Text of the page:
From the Greeks to Darwin: an outline of the development of the evolution idea (Google eBook)

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Macmillan, 1894 - Evolution - 259 pages
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Page 1 - ... proceeds to judgment and to the discovery of middle axioms. And this way is now in fashion. The other derives axioms from the senses and particulars, rising by a gradual and unbroken ascent, so that it arrives at the most general...
Page 147 - ... would it be too bold to imagine, that all warm-blooded animals have arisen from one living filament, which THE GREAT FIRST CAUSE endued with animality, with the power of acquiring new parts, attended with new propensities, directed by irritations, sensations, volitions, and associations; and thus possessing the faculty of continuing to improve by its own inherent activity-, and of delivering down those improvements by generation to its posterity, world without end!
Page 242 - This has been effected chiefly through the natural selection of numerous successive, slight, favorable variations ; aided in an important manner by the inherited effects of the use and disuse of parts; and in an unimportant manner, that is, in relation to adaptive structures, whether past or present, by the direct action of external conditions, and by variations which seem to us in our ignorance...
Page 234 - It was evident that such facts as these, as well as many others, could only be explained on the supposition that species gradually become modified ; and the subject haunted me. But it was equally evident that neither the action of the surrounding conditions, nor the will of the organisms (especially in the case of plants) could account for the innumerable cases in which organisms of every kind are beautifully adapted to their habits of life — for instance, a woodpecker or a tree-frog to climb trees,...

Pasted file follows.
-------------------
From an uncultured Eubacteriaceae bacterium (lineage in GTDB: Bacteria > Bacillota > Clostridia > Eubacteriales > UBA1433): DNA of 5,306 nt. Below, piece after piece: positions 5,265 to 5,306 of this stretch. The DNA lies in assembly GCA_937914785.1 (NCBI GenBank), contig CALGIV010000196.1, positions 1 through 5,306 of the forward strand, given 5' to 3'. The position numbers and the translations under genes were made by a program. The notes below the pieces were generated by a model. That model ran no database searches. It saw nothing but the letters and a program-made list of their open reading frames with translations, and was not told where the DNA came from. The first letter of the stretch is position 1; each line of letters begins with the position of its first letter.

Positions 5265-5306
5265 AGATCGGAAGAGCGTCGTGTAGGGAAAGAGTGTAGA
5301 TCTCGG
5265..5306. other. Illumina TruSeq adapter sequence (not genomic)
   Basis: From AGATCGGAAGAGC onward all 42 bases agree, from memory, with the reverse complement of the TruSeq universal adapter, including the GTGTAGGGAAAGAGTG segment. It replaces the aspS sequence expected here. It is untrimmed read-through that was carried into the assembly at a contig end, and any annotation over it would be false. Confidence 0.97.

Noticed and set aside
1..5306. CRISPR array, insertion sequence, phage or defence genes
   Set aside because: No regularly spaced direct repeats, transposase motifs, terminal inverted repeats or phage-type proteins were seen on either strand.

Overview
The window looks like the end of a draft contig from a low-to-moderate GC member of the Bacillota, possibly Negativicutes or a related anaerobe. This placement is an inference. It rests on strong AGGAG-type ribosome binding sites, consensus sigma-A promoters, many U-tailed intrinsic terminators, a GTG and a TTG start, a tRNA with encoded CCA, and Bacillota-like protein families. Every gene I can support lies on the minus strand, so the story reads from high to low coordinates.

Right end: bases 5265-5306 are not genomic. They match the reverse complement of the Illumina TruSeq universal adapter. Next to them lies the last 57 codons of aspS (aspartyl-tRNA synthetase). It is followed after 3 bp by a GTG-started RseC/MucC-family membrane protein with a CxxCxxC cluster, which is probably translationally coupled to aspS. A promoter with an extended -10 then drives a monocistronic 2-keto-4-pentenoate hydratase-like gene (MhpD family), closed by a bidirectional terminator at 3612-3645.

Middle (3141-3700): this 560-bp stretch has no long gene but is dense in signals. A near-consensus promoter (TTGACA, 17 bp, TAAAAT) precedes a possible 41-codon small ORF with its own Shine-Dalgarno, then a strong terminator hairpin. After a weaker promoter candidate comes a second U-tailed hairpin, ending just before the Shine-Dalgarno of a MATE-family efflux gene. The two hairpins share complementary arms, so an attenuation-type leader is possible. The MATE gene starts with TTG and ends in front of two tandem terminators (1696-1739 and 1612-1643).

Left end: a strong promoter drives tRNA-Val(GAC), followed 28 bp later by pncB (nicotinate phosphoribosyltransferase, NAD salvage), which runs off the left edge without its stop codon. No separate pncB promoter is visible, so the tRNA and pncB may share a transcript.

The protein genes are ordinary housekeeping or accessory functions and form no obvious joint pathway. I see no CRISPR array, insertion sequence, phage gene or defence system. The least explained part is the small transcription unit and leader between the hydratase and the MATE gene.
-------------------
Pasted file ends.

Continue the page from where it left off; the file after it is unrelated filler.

Page 233 - Continent; and thirdly, by the South American character of most of the productions of the Galapagos archipelago, and more especially by the manner in which they differ slightly on each island of the group ; none of the islands appearing to be very ancient in a geological sense. It was evident that such facts as these, as well as many others, could only be explained on the supposition that species gradually become modified; and the subject haunted me.
Page 238 - I grieve to say that I cannot honestly go as far as you do about Design. I am conscious that I am in an utterly hopeless muddle. I cannot think that the world, as we see it, is the result of chance ; and yet I cannot look at each separate thing as the result of Design.
Page 147 - ... would it be too bold to imagine, that in the great length of time, since the earth began to exist, perhaps millions of ages before the commencement of the history of mankind, would it be too bold to imagine that all warm-blooded animals have arisen from one living filament...
Page x - Wir können bei Betrachtung des Weltgebäudes in seiner weitesten Ausdehnung, in seiner letzten Teilbarkeit uns der Vorstellung nicht erwehren, daß dem Ganzen eine Idee zum Grunde liege , wonach Gott in der Natur ,*) die Natur in Gott von Ewigkeit zu Ewigkeit schaffen und wirken möge.
Page 150 - Linnaeus has conjectured in respect to the vegetable world, it is not impossible, but the great variety of species of animals, which now tenant the earth, may have had their origin from the mixture of a few natural orders.
Page 234 - ... equally evident that neither the action of the surrounding conditions, nor the will of the organisms (especially in the case of plants) could account for the innumerable cases in which organisms of every kind are beautifully adapted to their habits of life — for instance, a woodpecker or a tree-frog to climb trees, or a seed for dispersal by hooks or plumes. I had always been much struck by such adaptations, and until these could be explained it seemed to me almost useless to endeavour to prove...

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